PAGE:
The true story of Humphrey Bogart and Lauren Bacall’s romance could have been the stuff of a Hollywood blockbuster. “Anybody got a match?” Those were the first husky words spoken on the set of To Have and Have Not by a 19-year-old actress who’d only just left behind a childhood as Betty Joan Perske to become the starlet Lauren Bacall. Despite her recent comment to friends on the subject of Humphrey Bogart being “yuck,” she appeared suddenly consumed with nerves playing opposite him in her first professional role, visibly shaking as the crew filmed her character, Marie “Slim” Browning, putting a cigarette to her lips.
For the 45-year-old Bogart in the middle of a tumultuous marriage to his third wife Mayo Methot — which had earned them the gossip column epithet of “The Battling Bogarts,” — this sweet, young, and strikingly beautiful deer in the headlights was enchanting. Realizing Bacall’s inexperienced nervousness, he started making silly jokes to try to put her at ease, calling her “slim” or “baby” while she called him after his character “Steve” or “Bogie.”
Three weeks later, the pair were fooling around as usual in her dressing room when Bogart suddenly leaned over, put his hand under her chin, and kissed her. He dug his hand into his pocket and pulled out a worn-out matchbox — maybe a reference to her first words in the film — and asked for her phone number.
From that moment, the on-screen chemistry between “Bogie” and “Baby” was no secret. Co-stars later recalled how the pair would walk hand-in-hand on set, or sometimes disappear together for a few stolen moments of romance. After work, she would drive at any hour to meet him on his boat or at a spot on Highway 101.
Meanwhile, the film’s director Howard Hawks — whose wife was largely responsible for helping put the young Bacall’s name in lights — was appalled by the budding romance, as was Bacall’s disapproving mother. Both tried to derail the relationship, but the only person who had the power to do that was Bogart’s then still wife Methot. She promised to cut down on her drinking and wanted her and Bogart to give their marriage another go. Bacall was heartbroken, and colleagues remembered finding her applying ice packs to her eyes because they were so swollen from crying.
But on December 4, 1944, not long into filming for Bogart and Bacall’s next film together, The Big Sleep, the media announced that Humphrey and Mayo had separated once more — and this time it was final. Bogart’s divorce came through quickly and on May 21, 1945, Lauren Bacall became Mrs. Humphrey Bogart at a small wedding ceremony in Ohio attended only by the couple’s closest friends. It was to be Bogart’s last — and his happiest — marriage.
In her later memoirs, Bacall recalled how Bogart openly sobbed his way through their wedding vows, his sometimes aloof on-screen persona giving way to a gentle, vulnerable man who was overcome with emotion to be marrying the woman he’d once said in a letter to her was “my last love and all the rest of my life I shall love you and watch you and be ready to help you.”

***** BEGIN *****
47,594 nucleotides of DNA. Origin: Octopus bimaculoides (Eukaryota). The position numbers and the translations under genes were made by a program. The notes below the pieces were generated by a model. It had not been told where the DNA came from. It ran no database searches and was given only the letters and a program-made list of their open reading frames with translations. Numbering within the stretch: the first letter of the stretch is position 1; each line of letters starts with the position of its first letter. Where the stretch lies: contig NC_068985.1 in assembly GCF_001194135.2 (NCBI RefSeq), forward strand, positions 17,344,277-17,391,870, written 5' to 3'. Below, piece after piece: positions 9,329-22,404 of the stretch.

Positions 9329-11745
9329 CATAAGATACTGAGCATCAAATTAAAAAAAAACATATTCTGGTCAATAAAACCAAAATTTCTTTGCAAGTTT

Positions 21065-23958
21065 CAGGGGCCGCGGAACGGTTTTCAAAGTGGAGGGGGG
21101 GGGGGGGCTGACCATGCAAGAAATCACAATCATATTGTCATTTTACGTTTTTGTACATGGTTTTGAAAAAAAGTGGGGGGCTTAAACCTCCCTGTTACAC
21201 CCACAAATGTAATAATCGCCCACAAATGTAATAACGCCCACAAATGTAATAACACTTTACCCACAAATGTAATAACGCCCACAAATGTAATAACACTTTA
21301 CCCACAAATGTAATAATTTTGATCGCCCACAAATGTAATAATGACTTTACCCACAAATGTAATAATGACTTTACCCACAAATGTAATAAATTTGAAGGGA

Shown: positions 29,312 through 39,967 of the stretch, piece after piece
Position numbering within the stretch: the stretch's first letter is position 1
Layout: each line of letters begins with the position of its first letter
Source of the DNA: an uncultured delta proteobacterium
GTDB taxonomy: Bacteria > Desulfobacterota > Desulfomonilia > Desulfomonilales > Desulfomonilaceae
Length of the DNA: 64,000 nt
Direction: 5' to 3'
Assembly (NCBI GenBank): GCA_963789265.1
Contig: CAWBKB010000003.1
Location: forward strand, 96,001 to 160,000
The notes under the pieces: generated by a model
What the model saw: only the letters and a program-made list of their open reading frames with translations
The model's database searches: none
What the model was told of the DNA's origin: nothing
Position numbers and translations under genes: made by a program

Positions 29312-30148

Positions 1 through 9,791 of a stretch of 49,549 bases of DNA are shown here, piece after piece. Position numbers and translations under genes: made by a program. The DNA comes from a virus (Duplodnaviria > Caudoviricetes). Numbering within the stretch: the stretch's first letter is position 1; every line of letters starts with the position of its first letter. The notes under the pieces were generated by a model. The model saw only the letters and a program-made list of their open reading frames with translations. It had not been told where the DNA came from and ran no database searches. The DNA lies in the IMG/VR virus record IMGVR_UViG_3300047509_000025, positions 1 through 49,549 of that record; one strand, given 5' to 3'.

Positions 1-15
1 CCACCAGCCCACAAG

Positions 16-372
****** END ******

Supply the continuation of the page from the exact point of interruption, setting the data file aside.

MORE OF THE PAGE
As husband and wife, they were one of the most powerful couples in Hollywood. They were also evidently crazy about one another — which is not to say their marriage was always easy. When Bacall announced she was pregnant with their first child, the 48-year old and until then childless Bogart was reportedly furious, yelling at Bacall that he hadn’t married her just to lose her to a baby.
The age gap between them also caused ructions as Bacall still yearned for the thrill of Hollywood nightlife. Meanwhile Bogie preferred to go sailing on his beloved boat, the Santana, which a usually seasick Bacall despised. Meanwhile, both had affairs — Bogart with his hairdresser Verita Peterson and she with her husband’s friend and old crooner, Frank Sinatra. Nevertheless, they continued to love each other completely and when he was diagnosed with cancer of the esophagus in the winter of 1956, she nursed him tenderly throughout his illness until his death on January 14, 1957.
At 33, Bacall was left a widow with two children to look after. While Bacall and Sinatra continued their somewhat erratic courtship, forever blowing hot and cold with each other, it ended suddenly the following year when Bacall revealed to a newspaper columnist that they had secretly become engaged.
A few years later in 1961, Bacall wed the actor — and another old friend of Bogart’s — Jason Robards. But by 1969, the pair had separated in large part because of his alcoholism. However, to much of the world and even to her second husband, Lauren Bacall would remain known as the Widow Bogart, living until her death in 2014 in the shadow of the man who had meant so much to her; a relationship so all-consuming and extraordinary that it stayed with her right until the last credits. As she later wrote in her memoirs “No one has ever written a romance better than we lived it.”
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